Figure 1-26. Safety Valve and Pressure Relief Valve

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AUTODESK CURRICULUM

Control Valves Since industrial piping requires constant monitoring and adjustment of the process conditions to achieve the best resulting product, a special type of valve called a control valve is used. In reality, control valves are just a regular valve with the handwheel or lever replaced with a pneumatic, hydraulic or electrically-controlled valve actuator. The function of the control valve (i.e. to block or throttle flow) will determine which type of valve is used. For better control, most control valves are at least one size smaller than the piping they are connected to. Figure 1-27. Globe Control Valve (Courtesy Metso)

One of the most important design considerations for control valve layout is the orientation of the actuator. Since the size and configuration of the actuator can vary greatly, the control valve piping may require a well thought-out design. Control valves almost always have block valves up and downstream as well as a valved bypass line. If the control valve needs servicing, the bypass valve can be manually operated while the control valve is removed and repaired or replaced. The control valve is one part of what is called an instrument control loop. A control loop starts with some sort of automated instrument monitoring a particular process condition. Then some other type of instrument or computer program will evaluate the values returned and then make a decision whether to open or close a valve with the intention of changing the value. Finally, a signal is sent to the control valve actuator which changes the valve position. This cycle continues constantly making minor adjustments to flow as required. An example loop would be where a temperature element detects that a process fluid is too hot so it tells the cooling water control valve to open wider. This provides more cooling water to the heat exchanger which is cooling the process fluid upstream of the temperature element. We will discuss control loops more in-depth in the next lesson.

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AUTODESK CURRICULUM Since the control valve is part of an instrument control loop, it is usually selected and ordered by the instrumentation engineer. The piping designer will receive a specification sheet with the critical end-to-end and actuator dimensions from the instrument engineer.

Assessment 1-2 1. Which ASME standard could you reference to find dimensions for a buttwelded long radius 90 degree elbow? ASME B16.9 Factory-Made Wrought Steel Buttwelding Fittings 2. What is the centerline radius of a 10 LR 90 Ell? 15 For a 6 SR 90 Ell? 6 3. Which fitting would you use to reduce the pipe size while maintaining the same centerline for large bore piping? Concentric Reducer For small bore piping? Concentric Swage 4. Name two fittings used to create a branch connection. Any two of these: Tee, Reducing Tee, Cross, Lateral, Reinforced Branch Fitting, Weldolet, Sockolet, Thredolet, Flanget or Nipolet 5. Name two fittings to terminate or close off the end of a piping system. Two of these: Cap, Plug or Blind Flange 6. What is the name of the component which maintains the seal between two flanges?Gasket 7. Describe a situation where you might use a lap joint flange instead of a weldneck or slip-on flange. When the pipe material is costly you can use the lap joint flange and only the stub end has to match the pipe metal; the flange can be less expensive carbon steel. 8. Name two types of small bore flanges. Any two of these: Socketweld, Threaded, Weldneck or Blind 9. Which flange type is used to seal off or terminate a flanged connection? Blind Flange 10. Name the primary three flange facing types. Flat Face (FF), Raised Face (RF) and Ring-Type Joint (RTJ) 11. Which flange facing type uses a soft metal ring to maintain the seal between flanges? Ring-Type Joint (RTJ) 12. Approved valves for use at a clients facility will be completely listed in the Piping Specifications. 13. Name four parts of a gate valve. Any four of these: Gate, Seat Rings, Body, Stem, Handwheel, Yoke, Gland, Gland Bolt, Bonnet, Bonnet Bolt, Disc 14. What type of valve is commonly used in a control valve bypass? Globe Valve 15. What type of butterfly valve has a body that fits inside the bolt circle between two flanges? Wafer Butterfly 16. What type of valve is used to prevent backflow? Check Valve 17. Name two types of valves that protect a piping system from overpressure. Any two of these: Pressure Relief Valve, Safety Valve, or Thermal Relief Valve 18. True or False: A control valve is basically a regular valve with a remotely controlled actuator. True 19. What is one of the most important design considerations when laying out a control valve? The orientation of the actuator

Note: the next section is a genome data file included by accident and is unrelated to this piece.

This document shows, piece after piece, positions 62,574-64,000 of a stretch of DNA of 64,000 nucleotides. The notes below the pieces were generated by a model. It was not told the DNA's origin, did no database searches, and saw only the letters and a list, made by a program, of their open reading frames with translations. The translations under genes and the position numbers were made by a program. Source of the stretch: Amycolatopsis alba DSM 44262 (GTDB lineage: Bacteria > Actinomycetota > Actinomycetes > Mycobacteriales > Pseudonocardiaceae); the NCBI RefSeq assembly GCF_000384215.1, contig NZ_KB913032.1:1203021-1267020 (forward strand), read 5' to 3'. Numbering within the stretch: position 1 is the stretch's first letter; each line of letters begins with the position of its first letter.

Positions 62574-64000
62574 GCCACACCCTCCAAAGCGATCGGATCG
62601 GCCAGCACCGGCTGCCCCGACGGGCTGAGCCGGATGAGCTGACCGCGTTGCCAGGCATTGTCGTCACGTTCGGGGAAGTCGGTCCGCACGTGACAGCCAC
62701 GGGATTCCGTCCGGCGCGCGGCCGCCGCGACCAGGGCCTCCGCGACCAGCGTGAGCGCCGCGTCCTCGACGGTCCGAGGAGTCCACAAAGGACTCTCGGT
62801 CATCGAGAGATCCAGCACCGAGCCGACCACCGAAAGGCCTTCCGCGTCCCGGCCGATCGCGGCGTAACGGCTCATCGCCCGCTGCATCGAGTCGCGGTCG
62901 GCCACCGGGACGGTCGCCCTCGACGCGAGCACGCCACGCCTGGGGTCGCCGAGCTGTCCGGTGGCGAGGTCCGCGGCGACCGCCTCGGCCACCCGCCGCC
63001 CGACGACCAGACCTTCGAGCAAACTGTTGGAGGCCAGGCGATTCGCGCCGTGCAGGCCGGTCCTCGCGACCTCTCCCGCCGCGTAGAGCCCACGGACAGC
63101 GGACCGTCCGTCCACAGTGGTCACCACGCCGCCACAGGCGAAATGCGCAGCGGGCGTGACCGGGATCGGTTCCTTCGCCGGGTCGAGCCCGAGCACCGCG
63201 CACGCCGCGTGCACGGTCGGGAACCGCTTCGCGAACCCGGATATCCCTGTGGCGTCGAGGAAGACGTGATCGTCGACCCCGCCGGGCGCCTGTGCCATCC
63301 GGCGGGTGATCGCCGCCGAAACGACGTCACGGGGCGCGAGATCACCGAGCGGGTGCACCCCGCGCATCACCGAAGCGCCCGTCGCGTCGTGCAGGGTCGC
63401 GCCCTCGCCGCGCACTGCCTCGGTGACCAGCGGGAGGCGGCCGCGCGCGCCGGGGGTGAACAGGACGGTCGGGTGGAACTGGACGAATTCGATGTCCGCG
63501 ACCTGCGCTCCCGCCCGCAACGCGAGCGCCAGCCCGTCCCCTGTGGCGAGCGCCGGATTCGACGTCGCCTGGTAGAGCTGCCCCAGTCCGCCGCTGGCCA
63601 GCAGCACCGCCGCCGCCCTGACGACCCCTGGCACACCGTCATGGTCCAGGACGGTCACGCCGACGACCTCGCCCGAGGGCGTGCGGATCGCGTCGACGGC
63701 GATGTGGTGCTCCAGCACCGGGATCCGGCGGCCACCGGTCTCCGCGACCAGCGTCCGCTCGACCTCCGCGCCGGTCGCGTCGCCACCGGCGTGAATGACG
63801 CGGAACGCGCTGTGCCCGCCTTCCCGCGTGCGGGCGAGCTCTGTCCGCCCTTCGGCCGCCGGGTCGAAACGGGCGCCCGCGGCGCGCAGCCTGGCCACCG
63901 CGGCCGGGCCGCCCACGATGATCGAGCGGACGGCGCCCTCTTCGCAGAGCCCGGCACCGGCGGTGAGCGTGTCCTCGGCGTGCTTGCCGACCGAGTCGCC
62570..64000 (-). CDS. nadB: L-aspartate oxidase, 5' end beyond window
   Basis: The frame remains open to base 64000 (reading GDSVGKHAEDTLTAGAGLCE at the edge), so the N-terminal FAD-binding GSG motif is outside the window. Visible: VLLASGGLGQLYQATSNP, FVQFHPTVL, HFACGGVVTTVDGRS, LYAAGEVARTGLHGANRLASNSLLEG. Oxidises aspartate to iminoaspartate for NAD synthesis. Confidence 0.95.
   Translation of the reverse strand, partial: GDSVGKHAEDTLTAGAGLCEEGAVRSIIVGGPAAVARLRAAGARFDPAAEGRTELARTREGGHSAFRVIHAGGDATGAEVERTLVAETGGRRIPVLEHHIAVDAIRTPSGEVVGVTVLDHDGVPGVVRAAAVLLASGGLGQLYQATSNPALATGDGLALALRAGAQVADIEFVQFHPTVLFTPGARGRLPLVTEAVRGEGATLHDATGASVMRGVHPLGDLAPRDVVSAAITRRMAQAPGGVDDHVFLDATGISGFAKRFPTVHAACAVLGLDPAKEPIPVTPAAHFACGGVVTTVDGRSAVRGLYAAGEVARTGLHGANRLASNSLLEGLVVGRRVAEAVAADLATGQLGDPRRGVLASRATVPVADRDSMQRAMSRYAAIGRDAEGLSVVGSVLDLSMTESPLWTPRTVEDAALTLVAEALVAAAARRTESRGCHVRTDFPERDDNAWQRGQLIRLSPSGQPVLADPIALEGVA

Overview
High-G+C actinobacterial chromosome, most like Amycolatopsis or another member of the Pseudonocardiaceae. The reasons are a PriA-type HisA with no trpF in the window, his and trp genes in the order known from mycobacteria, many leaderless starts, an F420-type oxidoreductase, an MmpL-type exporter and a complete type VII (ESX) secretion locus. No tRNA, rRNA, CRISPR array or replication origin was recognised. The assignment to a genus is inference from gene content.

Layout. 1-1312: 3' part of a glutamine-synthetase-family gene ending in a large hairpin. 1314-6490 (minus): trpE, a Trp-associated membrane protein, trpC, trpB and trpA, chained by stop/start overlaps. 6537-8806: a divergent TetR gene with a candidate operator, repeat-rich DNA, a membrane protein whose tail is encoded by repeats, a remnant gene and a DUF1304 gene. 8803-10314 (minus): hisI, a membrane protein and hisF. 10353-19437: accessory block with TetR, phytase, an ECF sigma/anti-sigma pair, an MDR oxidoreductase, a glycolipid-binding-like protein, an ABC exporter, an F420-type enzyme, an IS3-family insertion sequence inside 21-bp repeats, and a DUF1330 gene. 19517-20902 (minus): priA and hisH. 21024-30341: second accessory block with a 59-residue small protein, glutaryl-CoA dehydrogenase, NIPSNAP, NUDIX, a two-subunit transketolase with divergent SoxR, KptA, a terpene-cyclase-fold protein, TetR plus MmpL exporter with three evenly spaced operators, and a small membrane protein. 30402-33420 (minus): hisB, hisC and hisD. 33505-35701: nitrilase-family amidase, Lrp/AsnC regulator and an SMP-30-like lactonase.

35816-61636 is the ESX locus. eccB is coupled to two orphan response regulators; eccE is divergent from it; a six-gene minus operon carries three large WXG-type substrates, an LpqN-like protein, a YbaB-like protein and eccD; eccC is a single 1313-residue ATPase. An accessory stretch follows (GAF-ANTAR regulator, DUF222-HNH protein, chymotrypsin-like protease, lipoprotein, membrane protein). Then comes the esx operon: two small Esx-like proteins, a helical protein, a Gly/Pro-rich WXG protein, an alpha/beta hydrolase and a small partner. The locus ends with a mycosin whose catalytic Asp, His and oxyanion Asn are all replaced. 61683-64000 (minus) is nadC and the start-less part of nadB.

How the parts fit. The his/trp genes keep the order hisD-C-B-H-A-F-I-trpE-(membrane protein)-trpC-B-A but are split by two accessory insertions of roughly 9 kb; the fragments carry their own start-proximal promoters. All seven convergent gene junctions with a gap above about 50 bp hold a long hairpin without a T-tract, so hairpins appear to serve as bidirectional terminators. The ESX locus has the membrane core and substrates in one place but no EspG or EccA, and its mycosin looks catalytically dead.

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AUTODESK CURRICULUM

Lesson 3 - Instrumentation